It's also the underlying reason why the two conservative health care panaceas of tort reform and selling insurance across state lines won't do squat to bend the cost curve.
Tort reform doesn't address the underlying problem (and only results in a piddling amount of savings across the board while screwing a lot of people who are legitimately harmed).
Selling insurance across state lines makes the problem worse because it allows the insurers and the middle-men to set up shop in the states with the least consumer protections, enabling them to inflate their costs even more.
However you seem to be forgetting that DOMA was a REACTION to something. It didn't come out of the blue. I wonder what that was... Oh yeah... the over-reaching decisions of SCOTUS... Tell me that the SCOTUS isn't part of the fed with a straight face and that DOMA wasn't a reaction to this. You have an interesting "view" of history. Accuracy doesn't appear to play a role.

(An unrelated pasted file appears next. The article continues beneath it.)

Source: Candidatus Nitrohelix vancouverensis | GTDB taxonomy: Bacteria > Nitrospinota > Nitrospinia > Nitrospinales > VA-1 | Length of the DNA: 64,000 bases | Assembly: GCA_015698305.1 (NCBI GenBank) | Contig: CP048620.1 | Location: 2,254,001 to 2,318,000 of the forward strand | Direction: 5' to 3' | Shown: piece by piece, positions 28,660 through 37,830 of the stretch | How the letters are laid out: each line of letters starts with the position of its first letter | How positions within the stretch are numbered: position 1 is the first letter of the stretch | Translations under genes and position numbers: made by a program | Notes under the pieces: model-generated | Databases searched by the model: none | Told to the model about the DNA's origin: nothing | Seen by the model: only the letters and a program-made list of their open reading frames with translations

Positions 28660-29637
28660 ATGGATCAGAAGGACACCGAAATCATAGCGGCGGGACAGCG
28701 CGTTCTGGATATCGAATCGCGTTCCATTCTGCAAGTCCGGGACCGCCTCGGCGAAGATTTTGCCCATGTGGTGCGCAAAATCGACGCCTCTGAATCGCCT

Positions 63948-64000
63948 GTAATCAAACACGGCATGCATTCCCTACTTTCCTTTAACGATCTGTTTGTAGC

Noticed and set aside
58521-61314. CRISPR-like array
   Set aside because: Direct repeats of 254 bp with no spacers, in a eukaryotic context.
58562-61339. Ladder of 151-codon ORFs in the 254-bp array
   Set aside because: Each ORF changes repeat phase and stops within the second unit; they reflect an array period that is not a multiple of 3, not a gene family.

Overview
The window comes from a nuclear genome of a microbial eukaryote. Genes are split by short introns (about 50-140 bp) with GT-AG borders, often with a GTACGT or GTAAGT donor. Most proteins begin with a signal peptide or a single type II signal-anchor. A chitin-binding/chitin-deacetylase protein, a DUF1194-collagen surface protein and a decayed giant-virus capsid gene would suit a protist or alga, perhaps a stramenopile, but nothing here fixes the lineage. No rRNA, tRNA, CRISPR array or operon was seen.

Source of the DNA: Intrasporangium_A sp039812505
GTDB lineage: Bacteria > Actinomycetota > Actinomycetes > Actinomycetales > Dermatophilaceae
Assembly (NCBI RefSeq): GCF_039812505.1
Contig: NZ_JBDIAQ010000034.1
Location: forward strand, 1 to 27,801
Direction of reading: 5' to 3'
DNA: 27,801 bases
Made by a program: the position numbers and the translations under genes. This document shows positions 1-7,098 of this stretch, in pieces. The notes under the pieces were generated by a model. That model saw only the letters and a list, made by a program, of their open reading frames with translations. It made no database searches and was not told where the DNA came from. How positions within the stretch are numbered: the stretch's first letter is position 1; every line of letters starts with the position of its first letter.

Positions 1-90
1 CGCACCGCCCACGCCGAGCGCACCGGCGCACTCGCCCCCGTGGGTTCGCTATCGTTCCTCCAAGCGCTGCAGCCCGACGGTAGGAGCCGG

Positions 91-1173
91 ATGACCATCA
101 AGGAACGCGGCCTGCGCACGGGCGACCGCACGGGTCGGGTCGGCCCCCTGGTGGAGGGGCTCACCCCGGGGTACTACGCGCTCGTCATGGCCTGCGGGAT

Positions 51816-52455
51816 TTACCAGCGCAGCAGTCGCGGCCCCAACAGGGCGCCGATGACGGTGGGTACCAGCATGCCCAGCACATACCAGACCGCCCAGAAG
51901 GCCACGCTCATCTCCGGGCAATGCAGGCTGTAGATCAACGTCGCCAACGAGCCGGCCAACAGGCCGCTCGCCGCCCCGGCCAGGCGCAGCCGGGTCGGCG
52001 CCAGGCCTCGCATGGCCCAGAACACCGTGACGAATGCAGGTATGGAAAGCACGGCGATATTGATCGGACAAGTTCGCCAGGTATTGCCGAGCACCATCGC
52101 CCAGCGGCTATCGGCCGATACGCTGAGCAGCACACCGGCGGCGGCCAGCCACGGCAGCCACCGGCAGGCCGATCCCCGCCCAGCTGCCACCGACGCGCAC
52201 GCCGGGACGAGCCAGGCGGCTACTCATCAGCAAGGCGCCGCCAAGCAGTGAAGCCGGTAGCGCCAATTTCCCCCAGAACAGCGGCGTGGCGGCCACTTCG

OK, for the sake of accuracy...
DOMA was passed by Congress in 1996 in reaction to the possibility that Hawaii would make same-sex marriages legal following a state supreme court ruling on the subject. Hawaii never did because the issue was rendered moot via a state constitutional amendment. Congress decided to guard against future attempts by other states to do the same thing Hawaii had come close to doing.
The SCOTUS? They had nothing to do with Congress reacting to this issue.
This is all history. You should read up on it before you post.
Brilliance in your programming does not equate to a job offer. After all, we already got the work we needed done out of you.
So go back to your friends and get some specific data points. How many of them had non-elective procedures done in the US, and of those how many were covered by Canadian health insurance?
"It's just us Chinese hackers wanting to inspect your--"